I come from a background of addiction and alcoholism, and for me, nutrition is one of the keys to ensuring a long life of happiness and sobriety.

People tend not to think too much about how the food they're eating can impact on their health. Most people I see who are trying to stay sober are filling themselves up with sugar, refined carbohydrates and processed foods. Your brain lives off the food you put into your body, and if you don't eat the right foods to support brain function, how do you think that will impact your life?

Studies show that people who suffer from addiction, cravings, alcoholism, and alcohol dependence, are suffering from what is called “Reward Deficiency Syndrome.” Without getting too technical, this is down to low Dopamine.

Dopamine is the prime activator of the pleasure centre. It creates a feeling of wellbeing, ease, love, contentment and peace - and decreases cravings. A deficiency creates anxiety, irritability, depression, and reward-seeking behaviours (ie. drinking).

The amino acids needed to produce Dopamine are L-tyrosine and L-phenylalanine. When you start to understand some basic principles about food and the human body, you will understand how important it is to “just eat real food.” Watch the video to find out more and then read my top tips for overcoming cravings below.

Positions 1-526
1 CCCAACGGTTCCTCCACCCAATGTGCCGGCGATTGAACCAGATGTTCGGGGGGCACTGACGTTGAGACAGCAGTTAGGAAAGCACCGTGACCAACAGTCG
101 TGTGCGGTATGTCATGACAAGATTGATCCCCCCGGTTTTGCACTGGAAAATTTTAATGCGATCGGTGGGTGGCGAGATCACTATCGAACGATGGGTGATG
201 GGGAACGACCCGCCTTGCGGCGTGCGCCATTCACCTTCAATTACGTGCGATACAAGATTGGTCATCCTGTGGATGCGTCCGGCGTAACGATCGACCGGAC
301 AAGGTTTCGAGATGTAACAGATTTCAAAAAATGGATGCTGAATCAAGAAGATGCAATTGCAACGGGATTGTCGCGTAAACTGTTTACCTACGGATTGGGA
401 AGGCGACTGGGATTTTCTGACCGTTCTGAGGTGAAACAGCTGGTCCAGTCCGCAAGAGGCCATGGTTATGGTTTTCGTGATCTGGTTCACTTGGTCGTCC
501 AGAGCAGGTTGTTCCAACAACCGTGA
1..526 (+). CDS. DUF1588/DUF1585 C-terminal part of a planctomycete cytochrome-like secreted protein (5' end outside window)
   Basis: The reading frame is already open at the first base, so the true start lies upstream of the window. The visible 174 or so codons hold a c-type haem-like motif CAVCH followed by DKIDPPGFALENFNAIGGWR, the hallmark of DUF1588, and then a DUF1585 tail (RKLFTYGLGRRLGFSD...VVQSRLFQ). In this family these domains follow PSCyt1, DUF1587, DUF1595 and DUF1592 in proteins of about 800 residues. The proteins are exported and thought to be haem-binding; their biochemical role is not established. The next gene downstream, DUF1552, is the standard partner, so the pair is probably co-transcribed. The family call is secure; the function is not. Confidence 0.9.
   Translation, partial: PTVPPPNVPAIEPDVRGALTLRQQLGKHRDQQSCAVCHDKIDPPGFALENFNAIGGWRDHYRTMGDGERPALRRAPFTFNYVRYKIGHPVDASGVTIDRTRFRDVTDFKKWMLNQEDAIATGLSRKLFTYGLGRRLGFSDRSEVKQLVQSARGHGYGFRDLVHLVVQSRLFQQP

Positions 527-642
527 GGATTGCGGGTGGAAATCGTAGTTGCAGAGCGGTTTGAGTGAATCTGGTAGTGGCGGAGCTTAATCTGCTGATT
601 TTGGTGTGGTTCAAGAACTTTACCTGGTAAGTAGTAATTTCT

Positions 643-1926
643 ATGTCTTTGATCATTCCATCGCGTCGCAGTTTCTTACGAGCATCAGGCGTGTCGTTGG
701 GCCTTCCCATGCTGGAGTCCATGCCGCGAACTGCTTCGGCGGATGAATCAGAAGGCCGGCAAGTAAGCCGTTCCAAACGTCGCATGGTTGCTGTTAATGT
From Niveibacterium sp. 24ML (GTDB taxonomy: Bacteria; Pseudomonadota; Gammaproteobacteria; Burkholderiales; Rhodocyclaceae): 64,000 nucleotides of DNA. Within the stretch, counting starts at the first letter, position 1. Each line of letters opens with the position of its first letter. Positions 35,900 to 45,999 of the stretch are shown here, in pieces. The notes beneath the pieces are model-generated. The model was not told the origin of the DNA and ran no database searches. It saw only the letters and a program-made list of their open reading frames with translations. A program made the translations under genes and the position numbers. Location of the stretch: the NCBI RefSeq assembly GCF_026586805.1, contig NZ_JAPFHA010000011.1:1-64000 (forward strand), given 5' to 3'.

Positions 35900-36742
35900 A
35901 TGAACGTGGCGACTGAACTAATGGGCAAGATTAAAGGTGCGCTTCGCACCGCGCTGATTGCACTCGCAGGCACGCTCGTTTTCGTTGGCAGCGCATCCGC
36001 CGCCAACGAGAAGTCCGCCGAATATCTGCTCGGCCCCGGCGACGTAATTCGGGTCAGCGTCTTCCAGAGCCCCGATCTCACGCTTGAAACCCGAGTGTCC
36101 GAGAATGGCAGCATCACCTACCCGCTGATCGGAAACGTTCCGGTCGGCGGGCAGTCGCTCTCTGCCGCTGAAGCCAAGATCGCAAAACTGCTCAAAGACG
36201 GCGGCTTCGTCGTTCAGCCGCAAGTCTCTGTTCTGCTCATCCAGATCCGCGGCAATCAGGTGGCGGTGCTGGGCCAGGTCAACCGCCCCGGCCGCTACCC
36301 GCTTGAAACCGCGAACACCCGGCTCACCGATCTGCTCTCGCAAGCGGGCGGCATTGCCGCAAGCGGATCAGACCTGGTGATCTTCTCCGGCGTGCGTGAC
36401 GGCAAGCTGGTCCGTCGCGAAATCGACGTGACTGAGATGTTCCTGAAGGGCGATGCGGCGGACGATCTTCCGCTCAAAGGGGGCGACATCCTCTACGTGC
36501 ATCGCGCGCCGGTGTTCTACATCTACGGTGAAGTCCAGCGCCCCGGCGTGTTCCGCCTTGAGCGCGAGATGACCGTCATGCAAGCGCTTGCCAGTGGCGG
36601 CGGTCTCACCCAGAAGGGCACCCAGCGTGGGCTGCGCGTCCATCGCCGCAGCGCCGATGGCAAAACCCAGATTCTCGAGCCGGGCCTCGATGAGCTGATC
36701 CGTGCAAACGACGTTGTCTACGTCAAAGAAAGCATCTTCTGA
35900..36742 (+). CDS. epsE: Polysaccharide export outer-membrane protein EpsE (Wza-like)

Top 5 Tips To Help Overcome Cravings

#1 Raise your levels of L-tyrosine by eating pork, wild game, chicken, turkey or cottage cheese.

#2 Cut out refined carbohydrates. Most people suffering from addiction could go a long way to taking cravings away by cutting out sugar and junk foods.

#3 Balance your macronutrients (food ratios). With every meal you eat, always try to have good fats, protein and good carbohydrates. This will help to stabilize your blood sugar.

#4 Get to bed by 10pm and sleep until 6-7am. A good night's sleep can help with sugar cravings. The body repairs itself physically and mentally between the hours of 10pm and 6am.

#5 Have a simple breakfast. 2-3 poached eggs, cooked in coconut oil with 8-12 ounces of freshly-squeezed orange juice (not carton orange juice, which is full of sugars) will give you a good balance of healthy fats, protein and carbohydrates.

Micheal Hilton is a nutritionist, lifestyle coach and Functional Medicine Practitioner. He specialises in working with addiction, mood problems, cravings and other health complaints. He works on rebalancing the biochemistry of the brain and body to help clients overcome their addiction and cravings. Check out Micheal's blog.


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